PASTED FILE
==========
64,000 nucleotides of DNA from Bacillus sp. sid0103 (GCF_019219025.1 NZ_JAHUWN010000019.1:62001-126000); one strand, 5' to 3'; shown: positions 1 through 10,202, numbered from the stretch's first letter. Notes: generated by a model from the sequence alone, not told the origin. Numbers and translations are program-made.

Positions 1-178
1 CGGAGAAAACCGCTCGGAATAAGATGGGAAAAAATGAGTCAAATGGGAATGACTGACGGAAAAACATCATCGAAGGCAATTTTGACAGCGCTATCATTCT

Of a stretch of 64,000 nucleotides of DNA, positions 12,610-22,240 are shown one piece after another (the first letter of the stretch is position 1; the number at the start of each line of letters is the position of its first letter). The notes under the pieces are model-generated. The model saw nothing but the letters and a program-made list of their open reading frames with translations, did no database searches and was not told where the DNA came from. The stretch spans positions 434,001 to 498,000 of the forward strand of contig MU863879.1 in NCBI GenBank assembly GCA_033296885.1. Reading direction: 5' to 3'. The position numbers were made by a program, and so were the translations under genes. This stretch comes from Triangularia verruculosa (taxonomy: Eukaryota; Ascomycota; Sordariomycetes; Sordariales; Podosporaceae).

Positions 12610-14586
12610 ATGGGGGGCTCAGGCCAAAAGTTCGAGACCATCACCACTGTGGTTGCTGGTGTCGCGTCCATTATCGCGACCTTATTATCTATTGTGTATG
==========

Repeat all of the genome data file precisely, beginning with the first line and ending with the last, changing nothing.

64,000 nucleotides of DNA from Bacillus sp. sid0103 (GCF_019219025.1 NZ_JAHUWN010000019.1:62001-126000); one strand, 5' to 3'; shown: positions 1 through 10,202, numbered from the stretch's first letter. Notes: generated by a model from the sequence alone, not told the origin. Numbers and translations are program-made.

Positions 1-178
1 CGGAGAAAACCGCTCGGAATAAGATGGGAAAAAATGAGTCAAATGGGAATGACTGACGGAAAAACATCATCGAAGGCAATTTTGACAGCGCTATCATTCT

Of a stretch of 64,000 nucleotides of DNA, positions 12,610-22,240 are shown one piece after another (the first letter of the stretch is position 1; the number at the start of each line of letters is the position of its first letter). The notes under the pieces are model-generated. The model saw nothing but the letters and a program-made list of their open reading frames with translations, did no database searches and was not told where the DNA came from. The stretch spans positions 434,001 to 498,000 of the forward strand of contig MU863879.1 in NCBI GenBank assembly GCA_033296885.1. Reading direction: 5' to 3'. The position numbers were made by a program, and so were the translations under genes. This stretch comes from Triangularia verruculosa (taxonomy: Eukaryota; Ascomycota; Sordariomycetes; Sordariales; Podosporaceae).

Positions 12610-14586
12610 ATGGGGGGCTCAGGCCAAAAGTTCGAGACCATCACCACTGTGGTTGCTGGTGTCGCGTCCATTATCGCGACCTTATTATCTATTGTGTATG